Developments in diesel

Malcolm Latarche
Malcolm Latarche

24 May 2016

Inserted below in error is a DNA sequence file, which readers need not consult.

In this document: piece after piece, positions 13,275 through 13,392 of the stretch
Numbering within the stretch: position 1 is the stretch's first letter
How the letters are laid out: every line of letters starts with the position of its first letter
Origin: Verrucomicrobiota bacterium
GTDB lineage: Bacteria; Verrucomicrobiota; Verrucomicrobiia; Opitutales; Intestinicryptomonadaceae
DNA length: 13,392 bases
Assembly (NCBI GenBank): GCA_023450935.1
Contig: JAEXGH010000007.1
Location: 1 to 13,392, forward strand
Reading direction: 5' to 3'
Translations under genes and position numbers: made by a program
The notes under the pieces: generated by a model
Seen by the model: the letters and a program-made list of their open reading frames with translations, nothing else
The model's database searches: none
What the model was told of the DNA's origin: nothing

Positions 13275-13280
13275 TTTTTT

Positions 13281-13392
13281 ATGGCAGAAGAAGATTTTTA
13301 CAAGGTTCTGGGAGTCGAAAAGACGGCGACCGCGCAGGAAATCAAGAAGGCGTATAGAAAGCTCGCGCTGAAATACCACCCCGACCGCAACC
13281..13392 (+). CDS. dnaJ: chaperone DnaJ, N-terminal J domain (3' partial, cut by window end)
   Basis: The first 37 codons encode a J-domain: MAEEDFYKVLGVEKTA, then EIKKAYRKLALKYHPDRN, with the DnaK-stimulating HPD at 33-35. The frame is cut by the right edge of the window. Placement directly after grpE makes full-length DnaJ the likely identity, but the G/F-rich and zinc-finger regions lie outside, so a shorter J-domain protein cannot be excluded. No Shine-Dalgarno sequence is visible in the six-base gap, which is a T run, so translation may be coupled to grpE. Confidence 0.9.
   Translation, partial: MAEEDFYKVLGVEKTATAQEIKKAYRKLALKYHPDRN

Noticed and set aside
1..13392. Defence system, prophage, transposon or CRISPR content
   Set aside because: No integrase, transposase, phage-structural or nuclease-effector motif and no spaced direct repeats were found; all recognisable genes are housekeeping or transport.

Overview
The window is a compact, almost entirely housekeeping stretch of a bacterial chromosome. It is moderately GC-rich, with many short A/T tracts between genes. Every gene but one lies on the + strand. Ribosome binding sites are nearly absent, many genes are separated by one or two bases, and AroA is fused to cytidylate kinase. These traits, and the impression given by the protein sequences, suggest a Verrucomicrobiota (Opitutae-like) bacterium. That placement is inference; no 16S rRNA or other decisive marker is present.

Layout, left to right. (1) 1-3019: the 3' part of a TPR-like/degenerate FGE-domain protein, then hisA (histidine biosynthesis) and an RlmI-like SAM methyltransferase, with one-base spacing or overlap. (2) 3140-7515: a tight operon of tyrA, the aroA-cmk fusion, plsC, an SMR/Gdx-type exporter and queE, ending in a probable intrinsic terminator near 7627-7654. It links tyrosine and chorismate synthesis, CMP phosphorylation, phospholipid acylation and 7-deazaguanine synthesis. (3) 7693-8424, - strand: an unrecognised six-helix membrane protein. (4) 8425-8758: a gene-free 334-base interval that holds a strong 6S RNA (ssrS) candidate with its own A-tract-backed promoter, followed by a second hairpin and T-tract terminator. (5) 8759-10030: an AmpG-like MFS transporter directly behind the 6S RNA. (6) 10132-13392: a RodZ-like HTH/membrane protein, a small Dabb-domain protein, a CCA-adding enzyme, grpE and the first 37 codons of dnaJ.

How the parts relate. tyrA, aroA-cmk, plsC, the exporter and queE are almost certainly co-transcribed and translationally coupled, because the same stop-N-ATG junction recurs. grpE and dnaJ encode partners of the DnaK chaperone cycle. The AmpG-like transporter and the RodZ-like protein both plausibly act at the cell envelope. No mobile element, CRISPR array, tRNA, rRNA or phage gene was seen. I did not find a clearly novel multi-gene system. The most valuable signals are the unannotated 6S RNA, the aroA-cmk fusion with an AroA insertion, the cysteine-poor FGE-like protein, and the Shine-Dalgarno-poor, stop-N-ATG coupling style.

If LNG and alternative fuels have been making the headline news in marine power in 2016, it does not mean that nothing of note is happening in the conventional diesel arena. It is generally accepted that for the foreseeable future, oil burning engines will be in the majority. There is a likelihood that, in some ship types, particularly diesel-electric vessels and those with multiple main or auxiliary engines, battery energy storage could become a popular option to replace one or more engines. The engines most affected will be medium and high speed engines rather than low-speed two-strokes and offshore ships will be high on the list. That coupled with the fact that for the last 18 months or so, offshore shipping has not been the most vibrant sector and new orders are rapidly drying up. That is not good news for the likes of Caterpillar and Cummins who along with Rolls-Royce rely heavily on offshore ships for a large part of their sales. Nevertheless, Cummins did take the opportunity at Asia Pacific Maritime in March to launch a new engine for the marine market. It was only quite recently that Cummins replaced its venerable KTA series with the new Quantum series with models designated with a QSK prefix. The largest engine type, the QSK60 is a quite recent model with power outputs from 1,491kW to 2,013kW it is most frequently used as a propulsion engine for small offshore types such as fast crew boats and EERVs where it is often used to power waterjets through gearboxes. The marine version of the QSK95 that was launched in March – rail and other versions already exist – increases the maximum power output of Cummins’ marine engines by 50%. With ratings from 2,386kW to 3,132kW the QSK95 achieves a power output previously available only from larger medium-speed marine engines and opens up opportunities as a propulsion engine in larger offshore vessel types. Winterthur Gas & Diesel (WinGD), the joint venture that now manages the former Wärtsilä two-stroke engine business was making news with the delivery of the 14,000teu NYK container ship Blue Jay in March. The ship is fitted with a 9-cylinder Wärtsilä X82 diesel engine that is distinctive in that it is one of the first with a dual-rating option. The flexibility permitted by electronically controlled fuel injection and exhaust valve actuation, combined with turbochargers with very wide compressor maps has allowed WinGD to build an engine switchable between two pre-set modes matched to different operating strategies. Rudolf Holtbecker, general manager, business & application development, WinGD, explained “Ship owners wish to be able to respond to market conditions by having closer control over the fuel costs of their ships. In recent years this has led to owners operating their ships at lower speeds with engines running below their design ratings. “With the X engines, the dual-rating option has been introduced to allow ship owners to use their engines either with a low or a high maximum power output, improving fuel consumption in each operating mode without major modifications.” Improvements to engines are not always so innovative but incremental changes that add to longevity and reduce maintenance are appreciated by operators. Mitsubishi Heavy Industries Marine Machinery & Engine has just announced such a change with the adoption of a new material known as DSA760 developed by DaidoSteel for the exhaust valve of Mitsubishi UE engines. Compared to valves made with conventional Nimonic alloys valves made of DSA760 have been verified to show higher corrosion resistance on large bore UE engine with an expected 18 month longer lifetime. DSA760 is a heat-resistant alloy with added chromium and aluminium. It is estimated that the wear rate of the combustion surface is decreased by about 60%.